With the shooting in Las Vegas yesterday, the response I’ve noticed from most has been sadness, and some anger.How could anyone do such an act of evil? ISIS/DAESH claimed that the man was a recent convert to their cause and that the act was in their name, but there’s no evidence of this. The police are investigating every lead, including trying to find his girlfriend who seems to have left the country. But it’s possible we may never know.
Some having been talking about how to prevent such a thing from happening again. I’ve heard calls for gun control. Realistically, there is little chance of lasting change in gun laws nationwide. Some state governments might try to enact new restrictions on the right to bear arms. But would they do anything more than give opponents of gun owner rights a sense of satisfaction for “doing something?” Just a few years ago, a mass-murderer killed dozens in Norway which has far more restrictive laws than we do. There have also had cases of airline pilots committing mass murder/suicide by crashing the plane into the ground/water. And then there was the Oklahoma City bombing. This act of domestic terrorism was carried out not by a gun, but by a bomb made from fertilizer. There were a couple calls to “tag” all bags of fertilizer shortly afterwards, but died down as people realized this just wasn’t practical.
Technology may also make gun laws more difficult to enforce. 3D printers are getting more sophisticated, and it wasn’t long ago someone used one to make the body of a gun. While it lacked the firing mechanism, it’s not hard to imagine that down the road future printers will be capable of making fully functional firearms, without registration numbers to track. I’ve heard of a couple calls to make more sophisticated 3D printers restricted, but so far there hasn’t been much of a response by gun ownership opponents.
And of course, there’s the idea of punishing tens of millions for the actions of one single individual.
So can anything be done? One of the most interesting responses I heard on the subject was from one friend, whom I mentioned before in a commentary on the 9/11 terrorist attack, who called mass-shootings, cults, global warming, police brutality, and a number of other issues part of a larger problem. He felt for all his accomplishments, man was still a creature hard-wired for a more primitive, rugged existence. As evolution designed us for a live of savagery, a never-ending struggle of killing to eat and fighting other tribes, we were simply not made for an easier life of civilization. We are, in his mind, cavemen with guns. Ancient instincts, that once served us well, now come back to haunt us in the form of mental illnesses, religious and political extremism, mass-murderers. and other troubles. Technology, whether in democracies or dictatorships, socialism or capitalism, has become a force-multiplier for madness. We have, quite literally, become too smart for our own good.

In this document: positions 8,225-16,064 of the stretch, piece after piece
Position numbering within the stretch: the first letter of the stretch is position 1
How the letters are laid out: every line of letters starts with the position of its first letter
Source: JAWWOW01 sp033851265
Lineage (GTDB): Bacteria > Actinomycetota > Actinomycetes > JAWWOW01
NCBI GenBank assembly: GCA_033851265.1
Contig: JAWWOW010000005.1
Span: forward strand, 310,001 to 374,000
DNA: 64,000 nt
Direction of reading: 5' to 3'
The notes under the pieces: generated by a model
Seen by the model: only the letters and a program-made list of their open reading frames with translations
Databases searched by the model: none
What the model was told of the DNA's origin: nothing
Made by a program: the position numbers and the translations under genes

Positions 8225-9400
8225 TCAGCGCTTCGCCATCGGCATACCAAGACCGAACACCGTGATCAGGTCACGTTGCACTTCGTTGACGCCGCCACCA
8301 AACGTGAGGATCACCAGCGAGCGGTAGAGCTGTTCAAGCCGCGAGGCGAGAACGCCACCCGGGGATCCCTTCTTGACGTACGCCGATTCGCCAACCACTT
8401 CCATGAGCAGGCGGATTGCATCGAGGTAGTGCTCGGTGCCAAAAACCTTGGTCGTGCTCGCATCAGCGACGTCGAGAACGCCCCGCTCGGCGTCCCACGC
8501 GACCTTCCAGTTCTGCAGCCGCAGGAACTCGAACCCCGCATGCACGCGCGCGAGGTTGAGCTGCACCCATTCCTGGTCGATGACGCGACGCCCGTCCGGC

His idea of a solution? Obviously we can’t put the technological genie back in the bottle. In the short term, he concluded human societies need to seriously rethink their ideas of rights and freedoms, such as privacy and religion. He felt there should be widespread surveillance to pick up any warning signs from anyone that they could potentially lash out, and that the authorities should be able to detain such people until their problems were taken care of. He also wondered if certain people should be allowed to hold public office, “should we allow the election of a President of the United States who subscribes to the Christian Fundamentalist belief the world will end in our lifetime,” or even to vote. It wasn’t simply an issue of those preferring to live free moving to the country as they could still go mad and come back to populated areas to wreck destruction.